In a slight deviation from Thao and Manzini, Rachel Lehrer spoke about the challenges of designing programs in a completely foreign culture. Lehrer, a New School alum, now works at International Rescue Committee. “Have you guys heard of pilot-itus?” she asked about the pattern of social programs that shut down after the pilot phase, upon running out of funds. She then launched into an explanation about how fledgling organizations should do a better job of communicating with one another, and perhaps even combine programs in an effort to stretch the donor money for longer. “There might be two organizations working side by [side], doing similar work, but don’t know about each other,” she said. She also spoke at length about a program to reduce intimate partner violence in Liberia and the advantage of assimilating religion and local experiences into it, to improve the efficacy of the program.
When questions were thrown open to the audience, one woman shared a story about her cousin in Ohio to whom a conversation about migrants was totally irrelevant. “How do we, as designers, make it more relevant for people like him?” she asked. This is the kind of question I was waiting for, hungry to learn about the real-world application of design methodology. To my dismay, and perhaps hers, the panelists confessed that they didn’t have any good answers to the question in the present moment.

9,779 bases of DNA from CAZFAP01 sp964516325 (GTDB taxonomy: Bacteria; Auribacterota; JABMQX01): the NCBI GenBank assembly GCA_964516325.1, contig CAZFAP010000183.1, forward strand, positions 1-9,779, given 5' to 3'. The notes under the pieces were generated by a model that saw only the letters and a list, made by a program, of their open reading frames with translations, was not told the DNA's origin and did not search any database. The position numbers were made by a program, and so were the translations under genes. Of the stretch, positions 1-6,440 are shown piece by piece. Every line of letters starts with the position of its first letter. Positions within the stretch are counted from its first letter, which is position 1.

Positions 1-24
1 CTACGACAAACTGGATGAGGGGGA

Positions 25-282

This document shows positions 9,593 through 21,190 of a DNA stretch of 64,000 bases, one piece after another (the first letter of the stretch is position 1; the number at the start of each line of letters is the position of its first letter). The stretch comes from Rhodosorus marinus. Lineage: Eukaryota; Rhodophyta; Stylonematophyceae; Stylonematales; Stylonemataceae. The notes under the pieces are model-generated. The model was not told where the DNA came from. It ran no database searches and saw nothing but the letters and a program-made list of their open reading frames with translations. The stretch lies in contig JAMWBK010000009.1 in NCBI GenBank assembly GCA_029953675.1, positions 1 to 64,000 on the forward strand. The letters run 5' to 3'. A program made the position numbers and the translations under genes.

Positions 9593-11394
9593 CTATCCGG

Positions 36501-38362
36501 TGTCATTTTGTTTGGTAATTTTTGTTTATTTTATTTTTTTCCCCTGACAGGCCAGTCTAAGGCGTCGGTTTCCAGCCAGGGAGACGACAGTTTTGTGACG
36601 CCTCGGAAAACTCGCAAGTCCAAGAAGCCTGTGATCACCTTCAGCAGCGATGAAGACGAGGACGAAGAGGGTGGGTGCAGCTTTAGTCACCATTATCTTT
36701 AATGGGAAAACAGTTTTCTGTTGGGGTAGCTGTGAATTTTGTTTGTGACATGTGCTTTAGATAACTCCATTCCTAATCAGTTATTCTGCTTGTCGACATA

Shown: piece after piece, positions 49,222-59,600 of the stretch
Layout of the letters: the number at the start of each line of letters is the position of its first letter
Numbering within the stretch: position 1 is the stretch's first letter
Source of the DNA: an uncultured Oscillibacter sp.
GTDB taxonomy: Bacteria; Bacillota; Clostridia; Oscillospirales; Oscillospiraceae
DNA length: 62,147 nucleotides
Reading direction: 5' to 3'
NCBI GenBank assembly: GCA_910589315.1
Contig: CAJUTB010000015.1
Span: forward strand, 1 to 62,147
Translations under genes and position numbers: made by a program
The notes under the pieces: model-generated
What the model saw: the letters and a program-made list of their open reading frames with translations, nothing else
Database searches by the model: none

Lehrer instead lead with an anecdote that stressed the urgency of coming up with creative solutions to world problems. “This will have direct implication if we leave America,” she said, remembering a funny scenario at a friend’s recent wedding in Liberia. One of the wedding events was the exchange of dowry, with Lehrer and another American on the giving side. The wedding guests performed a scenario where they were stopped at border patrol while entering the US– now it was up to the Lehrer and her friend to pay a bribe and let them in!
Amid laughter from the audience, Lehrer cautioned that never before has she been harassed at border control the way she was after President Trump’s election. It’s unsavory but pertinent to add that Lehrer is a white American woman. “We are diminished in the eyes of the rest of the world,” she stated grimly, a realistic reminder that we need to act with urgency.